A trustee company wanted to step down as trustee of a Family Trust, which they managed along with another trustee, who was also the settlor and a beneficiary of the Trust. 

The trustee company prepared a letter confirming the date of their resignation as trustee, which was signed by the Directors of the trustee company.  From then on the trust was managed by the one remaining trustee.

A few years later the Trust sought legal advice about a separate matter, and discovered that the trustee company had never validly retired, because its retirement without appointing a replacement meant the Trust was in breach of its “minimum number of trustees” provision. 

This was a very serious situation as the Trust had carried on generating income and making distributions to beneficiaries without the required number of trustees.  The Trust sought urgent legal advice to work out how to resolve the situation.

Minimum number of trustees

Many Trust deeds will require a minimum number of trustees, usually at least two, acting at all times.  A Trust deed may also include a requirement for at least one trustee to be independent (someone who does not have an interest in, and will not benefit from, the Trust).

In this case, the Trust deed stipulated that there must be at least two trustees at all times, at least one of whom was independent. 

Trustees retiring must do so by Deed…

Under the current law a trustee’s retirement must be recorded in a Deed (a formal signed and witnessed document).  When the new Trusts Act  comes into force on 30 January 2021, that requirement will no longer apply – a trustee’s retirement will need to be in writing, but will not have to be done by Deed. 

In this case, the trustee company tried to retire by way of a letter, which is insufficient under the current law.

Retiring trustee must be replaced

A retiring trustee will not be discharged from their role until they are replaced.  Except in Trusts with only one trustee appointed from the outset, there must at all times be at least one corporate trustee or two individual trustees appointed to manage the Trust (or otherwise in accordance with the Trust deed if it sets a higher minimum).  A retiring trustee must be validly replaced by a new trustee before their retirement is valid.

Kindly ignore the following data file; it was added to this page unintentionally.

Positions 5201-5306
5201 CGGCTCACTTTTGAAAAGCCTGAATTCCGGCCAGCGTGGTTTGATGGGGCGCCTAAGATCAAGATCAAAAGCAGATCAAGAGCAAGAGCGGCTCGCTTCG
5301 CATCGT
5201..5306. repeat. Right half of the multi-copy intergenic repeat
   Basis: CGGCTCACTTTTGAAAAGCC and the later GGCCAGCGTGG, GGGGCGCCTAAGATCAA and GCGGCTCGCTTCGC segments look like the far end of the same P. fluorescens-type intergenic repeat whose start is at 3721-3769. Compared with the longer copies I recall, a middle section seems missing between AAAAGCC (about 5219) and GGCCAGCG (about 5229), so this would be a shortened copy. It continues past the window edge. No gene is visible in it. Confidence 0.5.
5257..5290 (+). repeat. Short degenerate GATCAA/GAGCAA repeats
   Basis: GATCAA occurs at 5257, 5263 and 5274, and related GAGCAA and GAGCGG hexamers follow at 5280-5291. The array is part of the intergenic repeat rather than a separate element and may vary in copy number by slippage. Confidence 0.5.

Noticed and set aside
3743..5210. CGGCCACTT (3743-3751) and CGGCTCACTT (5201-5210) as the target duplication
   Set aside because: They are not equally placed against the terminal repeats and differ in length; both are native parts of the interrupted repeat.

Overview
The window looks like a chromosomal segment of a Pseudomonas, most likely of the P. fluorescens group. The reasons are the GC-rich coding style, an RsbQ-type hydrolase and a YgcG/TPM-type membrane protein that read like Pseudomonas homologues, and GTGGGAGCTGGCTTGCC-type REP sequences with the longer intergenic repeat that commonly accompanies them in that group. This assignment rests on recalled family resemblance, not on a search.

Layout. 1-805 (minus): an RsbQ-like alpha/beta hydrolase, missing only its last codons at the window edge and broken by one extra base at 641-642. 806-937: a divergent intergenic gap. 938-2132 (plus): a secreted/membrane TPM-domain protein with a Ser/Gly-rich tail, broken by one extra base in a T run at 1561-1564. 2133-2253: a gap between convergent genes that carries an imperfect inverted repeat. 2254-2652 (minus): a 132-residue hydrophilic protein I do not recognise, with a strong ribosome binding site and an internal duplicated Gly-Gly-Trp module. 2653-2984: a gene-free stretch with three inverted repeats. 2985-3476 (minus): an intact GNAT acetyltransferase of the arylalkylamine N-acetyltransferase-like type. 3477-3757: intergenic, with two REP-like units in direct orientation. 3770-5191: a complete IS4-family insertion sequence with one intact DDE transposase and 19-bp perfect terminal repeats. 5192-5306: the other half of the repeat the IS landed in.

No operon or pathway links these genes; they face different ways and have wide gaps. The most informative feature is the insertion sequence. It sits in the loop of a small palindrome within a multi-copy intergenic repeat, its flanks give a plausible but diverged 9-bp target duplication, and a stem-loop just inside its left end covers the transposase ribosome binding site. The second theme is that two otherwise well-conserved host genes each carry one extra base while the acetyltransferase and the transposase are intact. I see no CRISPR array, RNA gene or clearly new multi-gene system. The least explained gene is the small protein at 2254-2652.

In this case, the trustee company was attempting to resign without ensuring they had a valid replacement.  Their retirement would have left the trust with only one trustee, breaching the minimum trustee requirement set out in the Trust deed.  That one trustee was also not independent being a beneficiary under the Trust.

Importance of an independent trustee

An independent trustee adds a degree of impartiality to the management of a Trust, which is especially necessary where the other trustees are also the main beneficiaries (for example in a standard Family Trust where the settlors, trustees, and beneficiaries are often the same people or close family members).  Not having an independent trustee where one is required by the Trust deed can cast doubt on the legitimacy of a trust, suggesting that it may be a sham. 

In this case, the Trust needed to act quickly to correctly retire the trustee company and appoint an independent replacement.  The trustee company also needed to take legal advice about the fact that it had continued to be a trustee of the Trust for several years without any involvement in the Trust’s management (because it thought it had retired), and to make sure that it had not incurred any serious liabilities in the meantime. 

As an independent trustee, the trustee company ought to have known that it needed to be retired and replaced by way of a Deed, and should have made sure that this happened.

Unfortunately these are the sorts of important legal details that can be overlooked in the running of trusts.  This is a timely reminder for trustees to check their records and ensure that trustee changes have been carried out and recorded correctly. 

The new Trusts Act will bring with it a number of significant changes for trusts in New Zealand, so it will be important that trustees know what is expected of them under the new law.  It is also important that trustees ensure that their records and documentation are in order so they can show that the Trust has been operated properly. If in doubt, it is important to get advice from a professional experienced in this area.


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Louisa Gommans
Associate


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